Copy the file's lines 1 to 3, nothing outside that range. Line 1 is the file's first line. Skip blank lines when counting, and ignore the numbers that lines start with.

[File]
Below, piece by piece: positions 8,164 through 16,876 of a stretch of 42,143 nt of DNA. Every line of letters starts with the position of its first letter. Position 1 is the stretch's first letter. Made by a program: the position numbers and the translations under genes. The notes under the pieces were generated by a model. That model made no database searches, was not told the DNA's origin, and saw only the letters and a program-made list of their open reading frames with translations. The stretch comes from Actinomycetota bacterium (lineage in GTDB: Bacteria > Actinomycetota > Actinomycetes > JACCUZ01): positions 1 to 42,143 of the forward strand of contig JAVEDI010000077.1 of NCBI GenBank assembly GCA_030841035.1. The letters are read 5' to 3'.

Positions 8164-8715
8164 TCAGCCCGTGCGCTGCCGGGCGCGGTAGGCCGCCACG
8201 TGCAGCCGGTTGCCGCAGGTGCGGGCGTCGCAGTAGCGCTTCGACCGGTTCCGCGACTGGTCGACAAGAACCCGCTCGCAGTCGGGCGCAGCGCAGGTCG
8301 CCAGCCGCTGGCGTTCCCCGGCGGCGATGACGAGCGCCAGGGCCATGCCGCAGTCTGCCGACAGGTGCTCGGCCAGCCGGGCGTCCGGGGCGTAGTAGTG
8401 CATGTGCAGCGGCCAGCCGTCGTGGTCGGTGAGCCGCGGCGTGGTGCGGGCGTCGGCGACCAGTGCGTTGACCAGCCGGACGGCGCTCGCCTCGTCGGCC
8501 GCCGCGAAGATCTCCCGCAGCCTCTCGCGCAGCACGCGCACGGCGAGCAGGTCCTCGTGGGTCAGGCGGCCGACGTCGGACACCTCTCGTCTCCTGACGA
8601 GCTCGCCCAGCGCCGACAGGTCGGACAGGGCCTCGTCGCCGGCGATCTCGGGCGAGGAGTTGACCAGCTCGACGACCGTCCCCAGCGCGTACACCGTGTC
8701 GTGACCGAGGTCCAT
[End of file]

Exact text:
Below, piece by piece: positions 8,164 through 16,876 of a stretch of 42,143 nt of DNA. Every line of letters starts with the position of its first letter. Position 1 is the stretch's first letter. Made by a program: the position numbers and the translations under genes. The notes under the pieces were generated by a model. That model made no database searches, was not told the DNA's origin, and saw only the letters and a program-made list of their open reading frames with translations. The stretch comes from Actinomycetota bacterium (lineage in GTDB: Bacteria > Actinomycetota > Actinomycetes > JACCUZ01): positions 1 to 42,143 of the forward strand of contig JAVEDI010000077.1 of NCBI GenBank assembly GCA_030841035.1. The letters are read 5' to 3'.

Positions 8164-8715
8164 TCAGCCCGTGCGCTGCCGGGCGCGGTAGGCCGCCACG